Main content area

Mitonuclear discordance in wolf spiders: Genomic evidence for species integrity and introgression

Ivanov, Vladislav, Lee, Kyung Min, Mutanen, Marko
Molecular ecology 2018 v.27 no.7 pp. 1681-1695
DNA barcoding, Pardosa, androgenesis, animals, endosymbionts, genomics, horizontal gene transfer, introgression, libraries, mitochondrial DNA, mitochondrial genome, species identification, surveys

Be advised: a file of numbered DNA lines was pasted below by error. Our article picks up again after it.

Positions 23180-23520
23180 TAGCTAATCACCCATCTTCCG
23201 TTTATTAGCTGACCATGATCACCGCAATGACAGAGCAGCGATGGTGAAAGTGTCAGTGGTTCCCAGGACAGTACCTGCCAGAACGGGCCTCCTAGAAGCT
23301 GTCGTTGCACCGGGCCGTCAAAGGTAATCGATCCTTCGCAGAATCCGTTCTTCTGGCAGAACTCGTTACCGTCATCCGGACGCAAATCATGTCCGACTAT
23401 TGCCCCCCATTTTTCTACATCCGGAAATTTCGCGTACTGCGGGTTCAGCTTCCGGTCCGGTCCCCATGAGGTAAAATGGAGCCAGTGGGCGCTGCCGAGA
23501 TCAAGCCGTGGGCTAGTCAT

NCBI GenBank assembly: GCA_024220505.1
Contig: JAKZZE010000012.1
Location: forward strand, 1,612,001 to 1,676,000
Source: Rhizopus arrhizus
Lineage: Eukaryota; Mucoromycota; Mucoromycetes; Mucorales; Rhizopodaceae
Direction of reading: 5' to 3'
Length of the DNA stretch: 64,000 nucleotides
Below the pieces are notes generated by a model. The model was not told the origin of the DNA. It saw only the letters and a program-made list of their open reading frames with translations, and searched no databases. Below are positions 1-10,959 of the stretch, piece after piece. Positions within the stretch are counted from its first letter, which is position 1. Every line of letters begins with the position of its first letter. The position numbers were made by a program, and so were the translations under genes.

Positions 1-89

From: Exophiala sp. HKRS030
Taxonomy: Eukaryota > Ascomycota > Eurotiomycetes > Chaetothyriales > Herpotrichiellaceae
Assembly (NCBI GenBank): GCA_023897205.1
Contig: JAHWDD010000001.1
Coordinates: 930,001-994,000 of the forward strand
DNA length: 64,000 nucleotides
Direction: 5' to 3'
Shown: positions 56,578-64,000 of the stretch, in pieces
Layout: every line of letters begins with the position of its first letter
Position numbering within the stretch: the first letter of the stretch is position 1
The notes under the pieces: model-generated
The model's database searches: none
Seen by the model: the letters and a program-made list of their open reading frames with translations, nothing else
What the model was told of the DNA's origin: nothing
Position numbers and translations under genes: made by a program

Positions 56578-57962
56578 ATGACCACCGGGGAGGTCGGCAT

Systematists and taxonomists have benefited greatly from the emergence of molecular methods. Species identification has become straightforward through DNA barcoding and the rapid build‐up of massive DNA barcode reference libraries. In animals, mitonuclear discordance can significantly complicate the process of species identification and delimitation. The causes of mitonuclear discordance are either biological (e.g., introgression, incomplete lineage sorting, horizontal gene transfer androgenesis) or induced by operational factors (e.g., human error with specimen misidentification or incorrect species delimitation). Moreover, endosymbionts may play an important role in promoting fixation of mitochondrial genomes. Here, we study the mitonuclear discordance of wolf spiders species (Lycosidae) (independent cases from Alopecosa aculeata and Pardosa pullata groups) that share identical COI DNA barcodes. We approached the case utilizing double‐digest restriction site‐associated DNA sequencing (ddRADseq) to obtain and analyse genomic‐scale data. Our results suggest that the observed cases of mitonuclear discordance are not due to operational reasons but result from biological processes. Further analysis indicated introgression and that incomplete lineage sorting is unlikely to have been responsible for the observed discrepancy. Additional survey of endosymbionts provided ideas on further research and their role in shaping mitochondrial DNA distribution patterns. Thus, ddRADseq grants an efficient way to study the taxonomy of problematic groups with insight into underlying evolutionary processes.